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Lord Goodhart: I support the amendments spoken to by the noble Lord, Lord Kingsland. I have a few concerns about them in detail, because, in the case of certain offences—for example, acts preparatory to terrorism under Clause 5, or providing or receiving training under Clause 6—it may well be that one would want to have some weapon against somebody who subsequently arrived in this country and there was reason to believe that they were here for nefarious purposes.

However, the principle is right. Of course, it could be that people would be liable to prosecution under Clause 17, at least in theory, even if what they had done had been done many years previously. I accept it could not be retrospective to the enactment of this Bill. It could thereafter, however, go back a long way and expose people to prosecution for acts which had occurred many years ago and had no relevance whatever to their presence in the United Kingdom. So while I am not sure that this is the most appropriate form of words for it to take, it raises an issue requiring serious consideration.

Baroness Scotland of Asthal: Can I clarify something? Initially, the grouping I had indicated that we were going to speak to included Amendments Nos. 99, 99A and 100, Amendments Nos. 99A and 100 being in the name of the noble Lords, Lord Goodhart and Lord Thomas of Gresford; and Amendments Nos. 101 and 102, in the name of the noble Lord, Lord Elton. Am I right in saying that I now have to reply only to Amendment No. 99?

Lord Kingsland: On my sheet—it may be out of date—Amendment No. 99 is on its own; then we have Amendments Nos. 99A and 100; and then we have Amendments Nos. 101 and 102. Perhaps, for the convenience of the Committee, we ought to debate the
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other two groups, and then the noble Baroness could deal with them altogether. I suspect, however, that that is not procedurally possible.

Baroness Scotland of Asthal: I am grateful for that clarification. The amendments all refer to extra-territorial jurisdiction. I had, therefore, intended to deal with a number of different points.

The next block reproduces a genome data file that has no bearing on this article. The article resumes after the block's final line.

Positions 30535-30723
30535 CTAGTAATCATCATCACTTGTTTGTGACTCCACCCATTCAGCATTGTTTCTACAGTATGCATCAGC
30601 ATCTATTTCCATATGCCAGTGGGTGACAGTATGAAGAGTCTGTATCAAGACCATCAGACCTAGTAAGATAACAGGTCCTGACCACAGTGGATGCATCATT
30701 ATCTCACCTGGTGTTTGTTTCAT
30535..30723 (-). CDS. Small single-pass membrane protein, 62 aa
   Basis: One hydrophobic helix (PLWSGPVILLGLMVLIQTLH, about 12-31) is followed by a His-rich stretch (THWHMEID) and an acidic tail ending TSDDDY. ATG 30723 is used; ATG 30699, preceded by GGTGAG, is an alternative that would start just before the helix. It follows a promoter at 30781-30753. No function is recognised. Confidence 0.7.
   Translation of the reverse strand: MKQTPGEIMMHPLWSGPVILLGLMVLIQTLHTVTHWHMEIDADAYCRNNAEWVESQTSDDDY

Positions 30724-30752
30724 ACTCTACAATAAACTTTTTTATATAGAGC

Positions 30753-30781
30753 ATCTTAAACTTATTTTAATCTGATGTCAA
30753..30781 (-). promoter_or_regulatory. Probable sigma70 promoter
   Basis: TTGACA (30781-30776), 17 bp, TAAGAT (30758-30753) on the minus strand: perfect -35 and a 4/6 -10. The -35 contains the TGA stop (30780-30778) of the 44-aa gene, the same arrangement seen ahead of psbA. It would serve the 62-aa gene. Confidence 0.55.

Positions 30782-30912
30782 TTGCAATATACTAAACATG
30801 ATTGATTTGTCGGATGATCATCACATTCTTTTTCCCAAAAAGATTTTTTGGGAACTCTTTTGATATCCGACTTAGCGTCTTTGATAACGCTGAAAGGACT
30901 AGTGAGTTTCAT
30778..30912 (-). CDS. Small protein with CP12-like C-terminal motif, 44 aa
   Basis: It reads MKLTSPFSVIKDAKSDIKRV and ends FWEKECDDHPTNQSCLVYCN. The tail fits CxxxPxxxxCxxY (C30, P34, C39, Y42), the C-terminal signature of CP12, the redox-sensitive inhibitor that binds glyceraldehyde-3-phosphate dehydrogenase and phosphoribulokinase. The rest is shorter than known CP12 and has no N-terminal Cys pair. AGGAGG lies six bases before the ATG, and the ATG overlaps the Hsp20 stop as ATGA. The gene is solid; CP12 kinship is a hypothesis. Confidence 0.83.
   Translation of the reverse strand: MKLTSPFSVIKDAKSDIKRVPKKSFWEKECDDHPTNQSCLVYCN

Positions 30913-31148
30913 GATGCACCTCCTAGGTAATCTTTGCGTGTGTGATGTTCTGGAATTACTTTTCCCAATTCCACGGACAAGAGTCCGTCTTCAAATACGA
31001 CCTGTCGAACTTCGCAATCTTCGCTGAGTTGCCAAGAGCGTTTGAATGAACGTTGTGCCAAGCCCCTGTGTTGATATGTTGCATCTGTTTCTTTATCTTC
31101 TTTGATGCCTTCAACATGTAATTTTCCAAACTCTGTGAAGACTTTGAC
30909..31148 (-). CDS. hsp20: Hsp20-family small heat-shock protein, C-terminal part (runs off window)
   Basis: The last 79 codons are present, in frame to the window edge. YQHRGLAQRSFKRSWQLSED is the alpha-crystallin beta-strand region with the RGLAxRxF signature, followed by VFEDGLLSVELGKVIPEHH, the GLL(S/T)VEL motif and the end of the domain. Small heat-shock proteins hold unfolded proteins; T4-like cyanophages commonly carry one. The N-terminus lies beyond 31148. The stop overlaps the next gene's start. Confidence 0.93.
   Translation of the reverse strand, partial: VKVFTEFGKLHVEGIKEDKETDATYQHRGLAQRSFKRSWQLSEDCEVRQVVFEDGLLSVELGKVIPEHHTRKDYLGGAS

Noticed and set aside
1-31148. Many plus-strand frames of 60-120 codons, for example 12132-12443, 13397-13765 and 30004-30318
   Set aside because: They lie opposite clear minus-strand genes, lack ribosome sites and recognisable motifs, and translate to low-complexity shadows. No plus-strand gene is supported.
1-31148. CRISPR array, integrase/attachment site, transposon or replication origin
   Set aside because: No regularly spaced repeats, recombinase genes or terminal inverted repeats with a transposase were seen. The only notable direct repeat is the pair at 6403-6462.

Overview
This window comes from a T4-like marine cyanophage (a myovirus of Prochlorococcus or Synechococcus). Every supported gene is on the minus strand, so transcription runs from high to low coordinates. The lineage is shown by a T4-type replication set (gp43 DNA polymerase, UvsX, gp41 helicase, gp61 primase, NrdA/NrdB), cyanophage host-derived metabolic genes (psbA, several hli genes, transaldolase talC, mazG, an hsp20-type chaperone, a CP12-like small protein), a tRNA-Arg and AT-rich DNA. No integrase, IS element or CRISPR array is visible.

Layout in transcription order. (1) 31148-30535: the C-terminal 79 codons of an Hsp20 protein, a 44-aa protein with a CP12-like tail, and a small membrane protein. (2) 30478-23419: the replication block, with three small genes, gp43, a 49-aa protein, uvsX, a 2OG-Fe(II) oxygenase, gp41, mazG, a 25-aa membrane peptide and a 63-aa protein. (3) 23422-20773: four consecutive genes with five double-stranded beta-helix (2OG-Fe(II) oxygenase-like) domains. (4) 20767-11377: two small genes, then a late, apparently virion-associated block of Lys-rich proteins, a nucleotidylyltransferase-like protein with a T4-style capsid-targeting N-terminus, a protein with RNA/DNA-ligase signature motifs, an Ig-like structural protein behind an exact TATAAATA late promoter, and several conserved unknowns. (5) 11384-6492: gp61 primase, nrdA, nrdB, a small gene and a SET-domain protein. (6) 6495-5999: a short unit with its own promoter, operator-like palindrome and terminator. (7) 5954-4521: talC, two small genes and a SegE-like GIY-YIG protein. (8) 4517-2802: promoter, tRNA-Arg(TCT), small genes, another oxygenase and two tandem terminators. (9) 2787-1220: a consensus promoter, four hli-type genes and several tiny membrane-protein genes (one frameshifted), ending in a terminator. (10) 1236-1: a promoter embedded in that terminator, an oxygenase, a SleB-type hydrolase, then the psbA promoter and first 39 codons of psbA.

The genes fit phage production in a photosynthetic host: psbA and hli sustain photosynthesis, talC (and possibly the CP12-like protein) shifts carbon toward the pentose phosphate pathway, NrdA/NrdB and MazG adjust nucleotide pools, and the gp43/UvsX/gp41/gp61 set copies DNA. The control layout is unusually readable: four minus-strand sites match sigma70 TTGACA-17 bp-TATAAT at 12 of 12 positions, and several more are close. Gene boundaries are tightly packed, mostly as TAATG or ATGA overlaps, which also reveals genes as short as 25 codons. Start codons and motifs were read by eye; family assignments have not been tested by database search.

Lord Goodhart: I am happy to speak to Amendments Nos. 99A and 100, even if this is not strictly in accordance with the proper procedure, so that the noble Baroness can deal with them altogether.

Lord Elton: Has anybody moved a Motion yet?

Lord Kingsland: Yes, I have: Amendment No. 99.

Lord Elton: I am happy to speak to Amendments Nos. 101 and 102, provided that the answer is given separately and distinctly in the speech.

Lord Goodhart: Amendment No. 99A would remove criminal liability for encouragement of terrorism under Clause 1 if it was committed abroad. This does not cover the liability for the offences either of acts preparatory to terrorism under Clause 5 or of giving or receiving training for terrorism under Clause 6.

Given the width of the definition of terrorism and the width of the concept of encouragement enormous numbers of people would be potentially liable to prosecution under Clause 17 if it extended to the offence under Clause 1. Offences under Clause 2 are not included, because Clause 17 applies only to offences under Clauses 1 or 6. So the dissemination of terrorist material outside the United Kingdom would never come within the scope of prosecution under Clause 17. It is difficult to see the justification for saying that it applies to making a statement under Clause 1 and disseminating that statement under Clause 2, but at present the Bill makes that distinction.